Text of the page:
It is an honor for me to talk and write about Angela Davis for she has undergone a lot during segregation and overcame all that. I had heard of this woman who has fought for a plethora of causes in the U.S.. So as to to help you find summarized, yet interesting information about her life and deeds, I have selected this excellent material to share with you based on Bio and some of my early African-American History studies and research.
Angela Davis is an activist, scholar and writer who advocates for the oppressed. She has written a number of books, including Women, Culture & Politics and Women, Race & Class. Ms. Davis was born on January 26, 1944, in Birmingham, Alabama. She became a master scholar who studied at the Sorbonne. Afterwards she decided to join the U.S. Communist Party and was arrested for charges related to a prison outbreak. She has worked as a professor and activist and some of her struggles are regarding gender equity, prison reform and alliances across color lines.
Ms. Davis is known worldwide for being a radical African-American educator and activist for civil rights and other social issues. She was schooled on racial prejudice from her experiences with discrimination growing up in Alabama during the 1950’s and 1960’s. As a teenager, she organized interracial study groups, which were broken up by the police. She also knew several of the young African-American girls killed in the Birmingham church bombing of 1963.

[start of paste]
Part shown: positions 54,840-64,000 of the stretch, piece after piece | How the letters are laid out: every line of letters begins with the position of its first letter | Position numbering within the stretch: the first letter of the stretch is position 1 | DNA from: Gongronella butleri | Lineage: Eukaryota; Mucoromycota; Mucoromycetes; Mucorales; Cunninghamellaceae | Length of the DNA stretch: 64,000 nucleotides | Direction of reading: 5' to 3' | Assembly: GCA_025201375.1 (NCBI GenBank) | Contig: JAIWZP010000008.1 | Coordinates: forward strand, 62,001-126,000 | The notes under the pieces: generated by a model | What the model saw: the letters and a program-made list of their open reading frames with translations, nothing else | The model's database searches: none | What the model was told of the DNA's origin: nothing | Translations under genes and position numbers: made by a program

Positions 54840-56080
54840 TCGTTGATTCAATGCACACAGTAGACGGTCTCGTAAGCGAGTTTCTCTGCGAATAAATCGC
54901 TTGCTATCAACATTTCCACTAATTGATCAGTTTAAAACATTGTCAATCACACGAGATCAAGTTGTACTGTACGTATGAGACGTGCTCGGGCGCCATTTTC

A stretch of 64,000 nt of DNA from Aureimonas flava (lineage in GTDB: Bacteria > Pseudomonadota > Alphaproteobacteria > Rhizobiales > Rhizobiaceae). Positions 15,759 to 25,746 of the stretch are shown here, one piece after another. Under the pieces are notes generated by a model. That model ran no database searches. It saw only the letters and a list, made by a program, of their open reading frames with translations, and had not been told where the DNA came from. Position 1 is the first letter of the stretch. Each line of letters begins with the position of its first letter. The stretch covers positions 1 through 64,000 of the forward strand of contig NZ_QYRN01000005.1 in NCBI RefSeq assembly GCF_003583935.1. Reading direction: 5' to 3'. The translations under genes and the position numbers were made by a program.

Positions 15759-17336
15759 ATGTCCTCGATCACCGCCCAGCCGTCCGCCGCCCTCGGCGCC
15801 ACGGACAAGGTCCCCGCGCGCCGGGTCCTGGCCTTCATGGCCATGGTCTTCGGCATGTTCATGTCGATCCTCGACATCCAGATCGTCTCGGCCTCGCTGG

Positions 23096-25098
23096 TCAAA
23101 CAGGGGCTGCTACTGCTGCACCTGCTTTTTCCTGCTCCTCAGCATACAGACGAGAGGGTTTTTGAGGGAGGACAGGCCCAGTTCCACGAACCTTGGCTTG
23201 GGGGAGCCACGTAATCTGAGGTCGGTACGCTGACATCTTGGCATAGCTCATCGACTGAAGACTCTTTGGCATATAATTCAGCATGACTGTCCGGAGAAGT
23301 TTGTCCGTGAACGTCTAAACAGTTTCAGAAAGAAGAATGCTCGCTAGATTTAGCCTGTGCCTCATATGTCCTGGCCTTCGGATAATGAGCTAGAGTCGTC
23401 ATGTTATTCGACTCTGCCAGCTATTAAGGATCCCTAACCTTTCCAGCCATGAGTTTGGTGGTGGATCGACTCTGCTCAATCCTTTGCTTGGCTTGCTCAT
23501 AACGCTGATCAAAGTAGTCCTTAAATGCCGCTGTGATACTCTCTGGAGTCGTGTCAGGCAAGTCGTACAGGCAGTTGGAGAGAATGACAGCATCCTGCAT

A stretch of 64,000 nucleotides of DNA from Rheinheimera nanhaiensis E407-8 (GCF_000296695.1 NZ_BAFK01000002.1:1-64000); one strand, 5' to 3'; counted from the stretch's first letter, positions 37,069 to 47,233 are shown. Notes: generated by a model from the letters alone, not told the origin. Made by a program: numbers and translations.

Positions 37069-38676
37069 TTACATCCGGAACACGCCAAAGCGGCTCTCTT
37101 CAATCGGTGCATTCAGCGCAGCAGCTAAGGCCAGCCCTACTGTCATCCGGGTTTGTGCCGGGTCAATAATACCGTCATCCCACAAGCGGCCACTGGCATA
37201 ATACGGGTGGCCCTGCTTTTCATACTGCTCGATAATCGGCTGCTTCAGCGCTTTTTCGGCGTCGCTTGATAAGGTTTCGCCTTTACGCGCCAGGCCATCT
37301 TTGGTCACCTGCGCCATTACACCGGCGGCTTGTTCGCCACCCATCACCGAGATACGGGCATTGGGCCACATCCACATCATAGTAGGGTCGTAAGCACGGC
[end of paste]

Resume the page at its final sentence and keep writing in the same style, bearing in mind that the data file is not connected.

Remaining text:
Davis, in prison, talks about the Black Panther Party, co-founded by Huey P. Newton, and the Bombing in Birmingham on the video below:
She went to Brandeis University in Massachusetts where she studied philosophy. As a graduate student at the University of California, San Diego, in the late 1960s, she joined several groups, including the Black Panthers, the group founded by Huey P. Newton in 1966. She was hired at the University of California, Los Angeles as a professor, However, Davis ran into trouble with the school’s administration on the account of her association with communism. She was fired later on, but she fought them in court and got her job back.
After spending time traveling and lecturing, Professor Davis returned to teaching. Today, she is a professor at the University of California, Santa Cruz, where she teaches courses on the History of Consciousness.
Has her ideas changed? Has her approaches changed? Well, you might see it for yourself. Watch this interesting video down below. Ms. Davis talks about the influence of Malcom X in her life at Oxford Union. She cites Du Bois and Marcus Garvey and the Nation of Islam.
Hope you all could learn a little bit about this interesting and strong woman. Would you like to have classes with her? What would you like to talk to her about?
This material has been selected, adapted, and put together by Rodrigo P. Honorato
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